Is It Time for a New ERP System?
Five Drivers of Change
No matter what business or industry you are in, at some point someone will ask, “Is it time to change our ERP, or
should we continue with our current system?” This is not an easy question to answer. If you decide to keep your current
system you risk falling behind technologically and functionally. On the other hand, if you decide to change your ERP,
you will be faced with making a large investment, undergo varying degrees of disruption to you organization, and risk
a failed implementation.
What is the right answer for your company? Over the past 15 years, SoftResources has helped hundreds of organizations
traverse the software selection process. Each company’s evaluation process led it through examinations of its own unique
problems. Each had different reasons for staying on their current system or for making a change. In many cases their
decision boiled down to five drivers of change.
Five Drivers of Change
Business Processes. Business processes driven by older, inflexible ERP systems become constrictive.
Systems Technology. Technology becomes outdated, making integration difficult and causing a loss of strategic
Software Vendor. Changes with the software vendor such as acquisitions or mergers directly impact the capabilities of the
software and its future direction.
Reporting. Older systems are often full of information that cannot be accessed without significant time, energy, and effort.
Total Cost of Ownership. The total cost of ownership of the current system justifies the cost of purchasing a new ERP system.
If your company has found challenges with many of these areas, you should consider selecting and implementing a new ERP system.
We recently asked the CEO of a large multinational organization why they were changing their ERP system. “To improve our business
processes,” he replied, stating one of the most widespread drivers companies have to change their ERP systems. As you evaluate your
ERP system with regard to business processes you should first assess the level to which any bad business processes are forced on you
by your ERP system; and then identify the number of sidebar systems users have created to work around your ERP. If you find significant
process issues in these areas, a change to a modern ERP system may be beneficial to your organization.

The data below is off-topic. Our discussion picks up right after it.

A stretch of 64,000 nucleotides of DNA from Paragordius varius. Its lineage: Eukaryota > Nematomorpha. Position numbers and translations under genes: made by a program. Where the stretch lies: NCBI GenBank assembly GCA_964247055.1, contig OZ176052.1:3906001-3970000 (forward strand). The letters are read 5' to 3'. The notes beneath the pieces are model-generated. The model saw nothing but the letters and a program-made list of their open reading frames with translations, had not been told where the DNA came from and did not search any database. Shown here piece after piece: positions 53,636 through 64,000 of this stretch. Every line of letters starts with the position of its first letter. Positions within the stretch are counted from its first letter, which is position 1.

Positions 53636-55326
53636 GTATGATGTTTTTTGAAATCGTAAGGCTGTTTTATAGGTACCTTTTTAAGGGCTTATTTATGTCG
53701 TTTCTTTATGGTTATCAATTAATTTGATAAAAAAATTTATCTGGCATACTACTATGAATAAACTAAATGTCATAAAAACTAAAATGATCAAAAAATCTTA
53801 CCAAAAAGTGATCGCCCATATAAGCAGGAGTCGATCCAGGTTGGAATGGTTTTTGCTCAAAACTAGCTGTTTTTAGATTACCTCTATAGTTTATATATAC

Bad Processes Forced by ERP System
The functionality and capabilities inherent in your ERP software have a big impact on your business processes. As you assess the
effectiveness of your current system, you must first review your core business processes to determine if they enable maximum
efficiency and productivity. If they do not, investigate whether the software system imposes constraints on your processes. Are your
users saying “I do this because that’s the way the system makes me do it”?
When ERP systems were introduced 20 years ago, they were rigid in their functionality. They forced companies to conform business
processes to the dictates of the software, or required them to significantly customize the software to meet their specific requirements.
However, business processes evolve over time while the software remains static. This causes a disparity between the way the software
was originally implemented and the new requirements of the business. This evolution continues until you get to the point that the
processes in the system actually constrict the ability of users to efficiently run your business. In common with the CEO mentioned
above, this is a major reason why your company might end up implementing a new ERP system.
New enterprise software applications offer flexible business processes based on best practices and process tools such as workflow.
Workflow is the ability to set up and change process flows within the system. It includes many capabilities such as electronic routing
of documents, event notification, and automated processes based on triggers. Many ERP vendors offer flexible rules-based workflows
that allow businesses to create custom processes based on their operations. These workflows can be changed as their preferences and
requirements evolve. In some of the more sophisticated systems, power users are even able to diagram and implement new workflows
with drag-and-drop technology. Such flexibility allows the ERP system to evolve with changes in business processes and practices in
your company and industry.
Creation of Sidebar Systems
When users feel that inefficiencies in the ERP system have become too burdensome, they find other ways to get their jobs done.
It is only human nature that individuals take it upon themselves—even when not authorized—to find workarounds through sidebar
systems that improve their personal productivity. Such sidebar systems are typically created using outside tools such as spreadsheets
and databases. These systems give workers control of data but also form isolated islands of data. The result is redundant systems,